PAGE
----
PennDOT announces bridges being considered for new tolls

February 22, 2021

Tyson Fisher


After revealing it is considering tolls on bridges, Pennsylvania has now announced which bridges are being considered for its PennDOT Pathways Major Bridge P3 Initiative.

In November, PennDOT announced that it received permission to launch the Major Bridge P3 Initiative, which allows the state to install tolls on major bridges that are in need of repairs. Now, Pennsylvania knows which bridges are eligible for a future toll:

According to PennDOT, the above bridges are of “substantial size that warrant timely attention and would require significant funds to rehabilitate or replace.” Those bridges are also more likely to have construction begin in two to four years. PennDOT says it made sure bridges were geographically spread out to avoid focusing on one region of the state.

“Our reliance on funding models from the last century leaves us especially vulnerable to fund losses stemming from volatile economic conditions and the increasing transition to alternative-fuel or electric vehicles,” PennDOT Secretary Yassmin Gramian said in a statement. “This initiative will help us make much-needed improvements without compromising the routine projects our communities and industry partners rely on.”

The state still has to go through a variety of studies and other procedures before moving forward with the Major Bridge P3 Initiative.

Currently, PennDOT is conducting an alternative funding Planning and Environmental Linkages study to identify near- and long-term funding solutions for the overall transportation system. Already, the study has found bridge tolls to be a viable near-term solution. That finding led to the Major Bridge P3 Initiative announced in November.

PennDOT has stated that bridge tolling will be all electronic and use E-ZPass and license plate billing for collection. Toll revenue will go back to the bridge being tolled to pay for construction, maintenance and operation of the bridge. By implementing tolls, PennDOT says it could reconstruct or replace the bridges without dipping into funds allocated for current projects, opening up that funding up for other roadways needs.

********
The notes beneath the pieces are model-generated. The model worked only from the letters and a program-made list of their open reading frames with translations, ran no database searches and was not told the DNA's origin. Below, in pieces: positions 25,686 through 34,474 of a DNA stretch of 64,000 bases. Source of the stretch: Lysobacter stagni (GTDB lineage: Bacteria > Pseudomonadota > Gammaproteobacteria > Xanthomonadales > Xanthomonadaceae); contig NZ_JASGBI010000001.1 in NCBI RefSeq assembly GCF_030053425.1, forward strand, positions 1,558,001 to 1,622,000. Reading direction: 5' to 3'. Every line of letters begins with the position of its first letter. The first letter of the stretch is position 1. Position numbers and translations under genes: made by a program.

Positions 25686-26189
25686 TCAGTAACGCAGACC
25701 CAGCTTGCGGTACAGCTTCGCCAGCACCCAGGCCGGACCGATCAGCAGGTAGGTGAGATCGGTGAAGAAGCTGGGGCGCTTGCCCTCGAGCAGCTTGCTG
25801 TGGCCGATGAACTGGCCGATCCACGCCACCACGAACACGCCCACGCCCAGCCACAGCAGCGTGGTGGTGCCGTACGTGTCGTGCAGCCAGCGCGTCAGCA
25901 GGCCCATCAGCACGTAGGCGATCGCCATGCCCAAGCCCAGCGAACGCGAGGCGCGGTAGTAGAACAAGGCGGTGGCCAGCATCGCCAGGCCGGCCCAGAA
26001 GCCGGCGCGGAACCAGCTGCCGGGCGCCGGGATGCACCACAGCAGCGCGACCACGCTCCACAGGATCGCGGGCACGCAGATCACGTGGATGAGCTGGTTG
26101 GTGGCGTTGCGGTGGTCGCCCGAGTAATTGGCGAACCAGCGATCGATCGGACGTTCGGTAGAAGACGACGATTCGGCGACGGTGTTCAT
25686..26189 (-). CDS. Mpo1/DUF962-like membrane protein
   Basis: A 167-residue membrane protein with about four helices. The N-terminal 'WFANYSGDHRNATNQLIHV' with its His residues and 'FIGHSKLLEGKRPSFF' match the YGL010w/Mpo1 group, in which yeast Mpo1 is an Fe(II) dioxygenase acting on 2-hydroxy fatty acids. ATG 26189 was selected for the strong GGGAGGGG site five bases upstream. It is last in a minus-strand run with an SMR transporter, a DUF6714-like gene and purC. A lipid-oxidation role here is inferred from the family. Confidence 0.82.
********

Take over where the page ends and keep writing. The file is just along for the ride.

According to PennDOT documents, the department has an annual funding gap of more than $8 billion. Part of the gap is due to decreasing fuel tax revenue as vehicles become more fuel efficient. Nearly three quarters of highway and bridge funding in the state is generated through fuel taxes, according to PennDOT. Significantly reduced travel as a result of the pandemic has exacerbated that revenue stream shortfall.

“While COVID-19 certainly hasn’t helped, funding for interstate and expressway bridges has been eroding for decades due to increasing fuel efficiency, inflation, and changes in travel, and those needs grow every year,” PennDOT spokesperson Alexis Campbell said.

More tolls for the Major Bridge P3 Initiatve do not need the approval of the state legislature. Act 88 of 2012 established the Public Private Transportation Partnership Board, which consists of the secretary of transportation, secretary of the budget, four General Assembly-appointed members, and one governor-appointed member. Federal law allows tolling on bridges that are replaced or reconstructed.

More information about the initiative can be found at LL